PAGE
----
Kikka and Messerschmitt Me 262 Compared

Based on the performance requirements for a one-way suicide mission, and the size and output of the Ne-20 engine, the performance goals for the Kikka differed considerably from the goals set for the German fighter. The Kikka’s estimated range was 205 km (127 mi) with a bomb load of 500 kg (1,102 lb) or 278 km (173 mi) with a load of 250 kg (551 lb) at a maximum speed of 696 km/h (432 mph). A takeoff run of 350 m (1,150 ft) was predicted with rockets mounted on the fuselage to shorten the run, and for training flights, the Kikka was expected to land at 148 km/ (92 mph). The Me 262 A-1a production fighter could fly 845 km (525 miles) with a typical military payload of 4 x MK 108 cannon (30 mm) and 2 x 300 ltr (79 gal) drop tanks at 870 km/h (540 mph) maximum speed. The pilot of the German fighter could land at 175 km/h (109 mph) and required 1,005 m (3,297 ft) to takeoff without rocket-assist.

Although the Kikka resembles the Me 262 in layout and shape, the German jet is actually considerably larger. Here is a comparison of both aircraft:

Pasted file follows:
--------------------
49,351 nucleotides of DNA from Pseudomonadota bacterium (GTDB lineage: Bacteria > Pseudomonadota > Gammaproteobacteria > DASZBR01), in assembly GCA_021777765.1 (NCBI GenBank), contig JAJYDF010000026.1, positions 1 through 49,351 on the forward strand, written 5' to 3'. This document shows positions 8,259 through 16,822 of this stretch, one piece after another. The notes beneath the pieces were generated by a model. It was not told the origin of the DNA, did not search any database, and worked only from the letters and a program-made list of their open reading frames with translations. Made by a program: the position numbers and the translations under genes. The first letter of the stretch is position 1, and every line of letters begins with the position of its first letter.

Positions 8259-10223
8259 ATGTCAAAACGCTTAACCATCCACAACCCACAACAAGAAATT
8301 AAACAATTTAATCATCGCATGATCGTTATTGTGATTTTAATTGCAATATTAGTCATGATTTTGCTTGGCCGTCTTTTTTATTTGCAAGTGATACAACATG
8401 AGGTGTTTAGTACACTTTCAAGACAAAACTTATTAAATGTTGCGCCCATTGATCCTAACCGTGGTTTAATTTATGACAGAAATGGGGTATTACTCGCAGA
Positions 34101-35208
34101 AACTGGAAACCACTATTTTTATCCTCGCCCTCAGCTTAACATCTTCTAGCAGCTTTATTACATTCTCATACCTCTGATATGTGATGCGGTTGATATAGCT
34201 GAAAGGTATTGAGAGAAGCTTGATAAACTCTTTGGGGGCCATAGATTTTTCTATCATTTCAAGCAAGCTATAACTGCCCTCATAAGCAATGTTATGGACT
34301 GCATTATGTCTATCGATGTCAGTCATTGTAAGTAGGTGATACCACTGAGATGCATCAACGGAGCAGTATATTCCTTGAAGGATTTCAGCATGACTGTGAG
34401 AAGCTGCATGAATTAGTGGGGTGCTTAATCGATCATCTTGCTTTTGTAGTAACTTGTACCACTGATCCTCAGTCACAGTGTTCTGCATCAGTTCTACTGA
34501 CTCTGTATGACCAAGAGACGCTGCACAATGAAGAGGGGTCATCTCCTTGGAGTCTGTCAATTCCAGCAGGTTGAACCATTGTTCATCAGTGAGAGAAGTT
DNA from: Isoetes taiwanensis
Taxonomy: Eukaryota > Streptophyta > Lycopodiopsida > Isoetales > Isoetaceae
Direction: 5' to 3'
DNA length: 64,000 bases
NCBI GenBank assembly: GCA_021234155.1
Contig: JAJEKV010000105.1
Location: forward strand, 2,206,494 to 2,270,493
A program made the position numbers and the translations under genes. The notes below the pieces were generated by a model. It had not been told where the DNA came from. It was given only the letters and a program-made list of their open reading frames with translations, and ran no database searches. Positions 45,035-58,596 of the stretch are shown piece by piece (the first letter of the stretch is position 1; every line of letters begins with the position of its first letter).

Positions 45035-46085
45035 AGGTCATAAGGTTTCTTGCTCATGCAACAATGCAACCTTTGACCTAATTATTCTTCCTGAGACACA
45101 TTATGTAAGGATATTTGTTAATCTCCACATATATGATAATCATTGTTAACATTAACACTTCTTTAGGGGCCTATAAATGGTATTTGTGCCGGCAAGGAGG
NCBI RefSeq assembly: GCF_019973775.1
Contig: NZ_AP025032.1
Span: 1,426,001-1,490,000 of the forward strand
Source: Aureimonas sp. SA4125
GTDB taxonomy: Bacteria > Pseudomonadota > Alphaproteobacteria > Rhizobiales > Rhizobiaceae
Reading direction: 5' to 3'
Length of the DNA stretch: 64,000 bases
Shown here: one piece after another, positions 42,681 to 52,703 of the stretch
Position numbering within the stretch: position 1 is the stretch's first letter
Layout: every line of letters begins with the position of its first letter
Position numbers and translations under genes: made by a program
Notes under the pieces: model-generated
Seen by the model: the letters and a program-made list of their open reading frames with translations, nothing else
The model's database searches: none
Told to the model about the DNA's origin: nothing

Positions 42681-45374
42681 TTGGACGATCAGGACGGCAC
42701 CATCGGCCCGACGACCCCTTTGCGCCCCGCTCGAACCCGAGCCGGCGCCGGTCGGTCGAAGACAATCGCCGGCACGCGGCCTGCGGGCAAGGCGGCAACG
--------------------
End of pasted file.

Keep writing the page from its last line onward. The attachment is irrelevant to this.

Experimental Prototype Kikka:

Raspon krila: 10 m (32 ft 10 in)
Dužina: 8.1 m (26 ft 8 in)
Visina: 3 m (9 ft 8 in)
Težine: Empty, 2,300 kg (5,071 lb)
Gross: 4,080 kg (8,995 lb)
Engines: (2) Ne-20 axial-flow turbojets,
475 kg (1,047 lb) thrust

Production Me 262 A-1a Fighter:

12.65 m (41 ft 6 in)
10.6 m (34 ft 9 in)
3.83 m (12 ft 7 in)
4,000 kg (8,820 lb)
6,775 kg (14,939 lb)
(2) Junkers Jumo 004 B axial-flow,
900 kg (1,984 lb) thrust

Published Sources:

J. Richard Smith and Eddie J. Creek, Jet Planes of the Third Reich, (Boylston, MA: Monogram Aviation Publications, 1982).

René J. Francillon, Japanese Aircraft of the Pacific War, (London: Putnam, 1979).

Robert C. Mikesh, Kikka, Monogram Close-Up 19, (Monogram, 1979).

Tanegashima, Tokyasu. “How the First Jet Engine in Japan was Developed,” Gas Turbines International, November-December 1967, 1200. Nakajima Kikka Curatorial File, Aeronautics Department, The National Air and Space Museum, Washington, DC


Kawasaki Ki-61 Hien / Ki-100

The Kawasaki Ki-61 Hien or Type 3 Fighter remains to this day one of the most recognizable Japanese fighters of the World War II era. What makes Hien unique is the powerplant – it was the only mass-produced Japanese fighter powered by an inline, liquid cooled engine.